What really annoyed many other photogs I worked with was the fact I shoot off the shoulder moving very well, few bumps or rolls, at speed (normal walking speed) which is hard to do. They're all like, "how do you do that?" and I just tell them truthfully it's like shooting pistol/SMG/carbine on the move. Same technique, with a heavier object that's sitting ON your shoulder instead of against it. And with about 10 years practice doing it with live fire, cameras are easy!


They were not amused.

Politically Incorrect
March 30, 2004, 12:16 AM
Our station has posted a no firearms policy for on and off property while at work. I think I would've been an excellent photog, but my legs just wouldn't survive a week of carrying the equipment around.

itgoesboom
March 30, 2004, 01:36 AM
I think I would've been an excellent photog, but my legs just wouldn't survive a week of carrying the equipment around.

Yeah, you think that the equipment that TV guys carry around is bad, try being a still shooter, photographing golf, walking several miles, the whole time carrying 2-3 pro digital bodies, a 600 f4 (almost 15lbs by itself), a 300 2.8, a 70-200 and a nice fast wide angle. Talking 50+lbs of gear, and we get heckled by all the crowds. "hey, you know how long I have been waiting here just so that I can see Tiger/Sergio/whoever, what gives you the right to set up in front of me....".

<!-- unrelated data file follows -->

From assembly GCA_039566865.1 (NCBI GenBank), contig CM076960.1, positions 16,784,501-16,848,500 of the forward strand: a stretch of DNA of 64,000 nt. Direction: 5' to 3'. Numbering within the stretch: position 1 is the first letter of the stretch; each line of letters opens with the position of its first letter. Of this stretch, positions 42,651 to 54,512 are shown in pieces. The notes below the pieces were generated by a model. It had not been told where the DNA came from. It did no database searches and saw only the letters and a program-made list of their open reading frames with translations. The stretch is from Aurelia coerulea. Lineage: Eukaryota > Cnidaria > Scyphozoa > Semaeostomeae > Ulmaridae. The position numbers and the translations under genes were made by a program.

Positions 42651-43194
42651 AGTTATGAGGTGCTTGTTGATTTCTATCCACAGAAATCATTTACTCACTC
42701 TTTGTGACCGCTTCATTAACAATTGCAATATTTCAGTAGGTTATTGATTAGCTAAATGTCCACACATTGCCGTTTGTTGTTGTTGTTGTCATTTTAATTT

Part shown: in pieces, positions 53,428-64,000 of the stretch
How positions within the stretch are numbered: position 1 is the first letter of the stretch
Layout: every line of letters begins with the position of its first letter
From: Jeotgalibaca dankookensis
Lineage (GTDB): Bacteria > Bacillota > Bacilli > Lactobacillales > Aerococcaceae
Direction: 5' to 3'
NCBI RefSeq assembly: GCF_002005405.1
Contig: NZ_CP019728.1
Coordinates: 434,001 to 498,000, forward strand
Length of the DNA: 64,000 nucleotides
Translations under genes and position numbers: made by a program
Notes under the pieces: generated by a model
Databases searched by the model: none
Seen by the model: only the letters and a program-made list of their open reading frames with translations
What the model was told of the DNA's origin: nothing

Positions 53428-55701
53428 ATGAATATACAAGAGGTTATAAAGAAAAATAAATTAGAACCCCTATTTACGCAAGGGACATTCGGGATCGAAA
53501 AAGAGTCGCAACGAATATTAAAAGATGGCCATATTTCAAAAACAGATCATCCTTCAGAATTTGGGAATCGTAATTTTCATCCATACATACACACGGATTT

I.G.B.

twoblink
March 30, 2004, 06:39 AM
I got a 10x15" enlargment of a picture I took (my first). Guy walks by and asks "What tripod do you use?" I was taken back by the question; I told him, but then I told him, this shot was handheld. "No way!!" he was shocked. wanted to know my secret to a steady hand.. "Dry firing!!" :D

All my "personal" photographer friends are shooters; be it a camera or a rifle... Some on my photography discussion boards however leave much to be desired...

Politically Incorrect
March 30, 2004, 08:28 AM
I went to school for broadcasting and people kept asking me about a pseduo-Steadicam shot I did on a school project of following a person walking in front of me. I just used a wide angle adapter on a camcorder.

It's the same principle of using a variable high power scope. If you zoom in camera/scope movement is exaggerated. Zoom out and the little movements of your hands are not as noticeable. I would just "float" along the camcorder.

Of course, weight and activity are what limits me since I've had both legs broken. I think I went into the wrong line of business. Soon, I'm going to compete with Parker Vision.

I've been out with a photog several times, but there is no question that without major painkillers I could not do the work day in and day out. The same photog who was overheard saying about how even though he was black he hated going to the west side of town joked about how he needed a gun. The memo went up the next day.

MrMurphy
March 30, 2004, 05:35 PM
Camera: Panasonic AJD400 digital video cam with light and battery attached: 27 lbs or so.

Tripod: 14 lbs.

Bag of toys: about ten pounds, fourteen with a spare battery.


That's fairly light, when I shot with a Betacam SP the camera was 40lbs. Wearing all that and running flat out 100+ yards to a crime scene means no trips to the gym. Just working keeps you in shape. I also carried that crap in the rain about 3/4 of a mile to a flooded underpass once. That was no fun.

I'm soooooooo glad I'm out of the business.